People keep asking me….how did you not know Goldie had anencephaly?
With a neuro tube defect that caused her skull and parts of her brain not to form, anencephaly is extremely easy to diagnose in early pregnancy during an ultrasound. In fact, I've only found one other woman (so far) who carried to term and had no idea there was a problem. When I was pregnant with my son Moses, we had a few unnecessary concerns through ultrasounds that brought with them mountains of fear we had to fight against. So this time around after praying about it, we chose the midwife/home birth route. The only ultrasound we had was at 18 weeks at a non-medical facility to simply find out the sex of the baby. They weren't looking for any medical problems—they were looking for gender.
And every day, I thank God that's all they found.
Because I was blissfully unaware of Goldie's condition, I was able to to enjoy every moment of my little girl growing inside of me, bonding with her, loving her–loving being her mommy for those glorious 9 months she had on this earth. There was no fear, no angst, no dread, no tears. I was able to go on being the best mother I could be for my son Moses, the best wife I could be for my Studhub, Lucas. I was able to travel the world speaking and ministering, coming home to write songs and be with family—doing everything I needed to do during pregnancy while enjoying every minute of our intimate mother/daughter relationship.
Knowing wouldn't have changed anything. We still would have prayed and blessed her spirit every night, believed for her wholeness, believed for a pain-free birth, and of course, I wouldn't have thought twice about carrying her to term. Most women are encouraged to abort, (in fact, statistics show that 90 percent of them do) given the information that anencephalic babies are blind, deaf, mute, and can feel no pain.
And I'd like to take a moment to say….what a load of absolute, total, pure garbage.
On many, many occasions while carrying Goldie, I had the opportunity to pray for people during times of ministry. And EVERY SINGLE TIME I would start praying, her little arms and legs kicked and banged as though she was attempting a jailbreak to get her hands on the person I was praying for! I'd just laugh watching her little limbs dancing under my skin, exclaiming “That's my Luca! My little healer!” And every time, she'd stop her movement the second I quit praying. If someone had their hand on my belly, she was going to kick. In fact, one night in a worship service, I finally had to ask my mother to take her hand off of the left side of my tummy where Goldie beat up against the exact point where her hand was–for a solid 10 minutes! If I was worshiping, she'd suddenly get active and kick along with the drums. If I would get up to use the loo in the night, she'd kick on my bladder. The girl was so aware, so present, so in tune.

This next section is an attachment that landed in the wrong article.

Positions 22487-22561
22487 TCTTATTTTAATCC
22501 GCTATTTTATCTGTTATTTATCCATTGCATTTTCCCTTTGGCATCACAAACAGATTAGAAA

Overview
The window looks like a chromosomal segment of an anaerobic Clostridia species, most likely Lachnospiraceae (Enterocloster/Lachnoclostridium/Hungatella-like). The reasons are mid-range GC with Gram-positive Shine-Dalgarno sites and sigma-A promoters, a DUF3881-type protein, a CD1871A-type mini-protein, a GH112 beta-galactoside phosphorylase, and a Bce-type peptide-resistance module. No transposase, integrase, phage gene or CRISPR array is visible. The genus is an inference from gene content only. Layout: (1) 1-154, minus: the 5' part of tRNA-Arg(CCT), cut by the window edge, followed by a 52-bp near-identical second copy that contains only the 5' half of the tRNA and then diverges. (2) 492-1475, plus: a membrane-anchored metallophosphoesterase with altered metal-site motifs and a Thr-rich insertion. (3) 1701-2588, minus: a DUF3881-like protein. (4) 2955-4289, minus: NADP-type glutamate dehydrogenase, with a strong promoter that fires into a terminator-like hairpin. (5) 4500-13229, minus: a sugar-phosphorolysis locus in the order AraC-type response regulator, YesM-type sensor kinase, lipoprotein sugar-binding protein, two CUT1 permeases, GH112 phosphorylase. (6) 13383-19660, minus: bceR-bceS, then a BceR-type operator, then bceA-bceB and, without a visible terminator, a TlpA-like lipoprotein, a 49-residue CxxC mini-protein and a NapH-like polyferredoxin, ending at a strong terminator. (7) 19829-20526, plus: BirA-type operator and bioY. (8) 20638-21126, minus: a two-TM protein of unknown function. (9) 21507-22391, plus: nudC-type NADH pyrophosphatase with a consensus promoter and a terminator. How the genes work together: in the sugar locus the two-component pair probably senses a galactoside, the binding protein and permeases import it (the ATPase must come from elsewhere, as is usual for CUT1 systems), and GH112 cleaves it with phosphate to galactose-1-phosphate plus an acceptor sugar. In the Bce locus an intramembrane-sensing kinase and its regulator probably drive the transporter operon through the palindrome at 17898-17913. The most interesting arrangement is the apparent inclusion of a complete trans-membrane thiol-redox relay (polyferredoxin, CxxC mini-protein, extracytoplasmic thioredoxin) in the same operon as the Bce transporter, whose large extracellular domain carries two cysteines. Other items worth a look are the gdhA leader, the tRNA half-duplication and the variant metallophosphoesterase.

Up until 5 years ago, anencephalic babies were referred to as ‘monsters' in medical textbooks until a midwife fought to see the term changed. And most insurance providers still won't even cover a woman who chooses to carry to term, reinforcing many women's decision to abort. In many states, carrying an anencephalic baby to term is illegal (that's right….I said illegal). I was mortified when talking to several girls who found out their babies had anencephaly early into pregnancy, and how doctors immediately shamed and chastised them for their decision to carry life and not abort or induce early. One friend had to stop her doctor from referring to her son Eaton as ‘it,' and informed him that she had a SON in her womb and he would refer to him as ‘he' or she was leaving.
Now hear me out. I'm not trying to get in a debate about birth preferences, medical practices, or that my decision to forego medical ultrasounds is the ‘right' decision to make. I'm saying…..it was right for me. I'm simply grateful that I didn't know of her condition. I thank God for it every, single day. I had a hard pregnancy, but it was still one of my greatest treasures—those 9 months and 40 minutes I got to spend with my baby girl on this earth.
Without the dread of death. Without the fear of pain. Without the anguish of loss.
When you lose a child, women who have lost children come out of the woodwork. Each story is equally as painful, but in some ways, you don't feel so alone tucked inside this sandpaper cocoon called grief. One of the mothers I met through a friend after Goldie passed is a beautiful songwriter named Alisa Turner. She found out, as most mothers do, that her little London was anencephalic during her first medical ultrasound and wouldn't survive. And her beautiful song ‘Dear Death' has, on many occasions, brought me quickly to tears.
It's excruciating to watch her sing to death while carrying her son as he still lives in her womb—knowing that he won't survive. But even in the agony, this beautiful song from a mother to the death that will soon take her son—-it's a glimpse into the hope of eternity.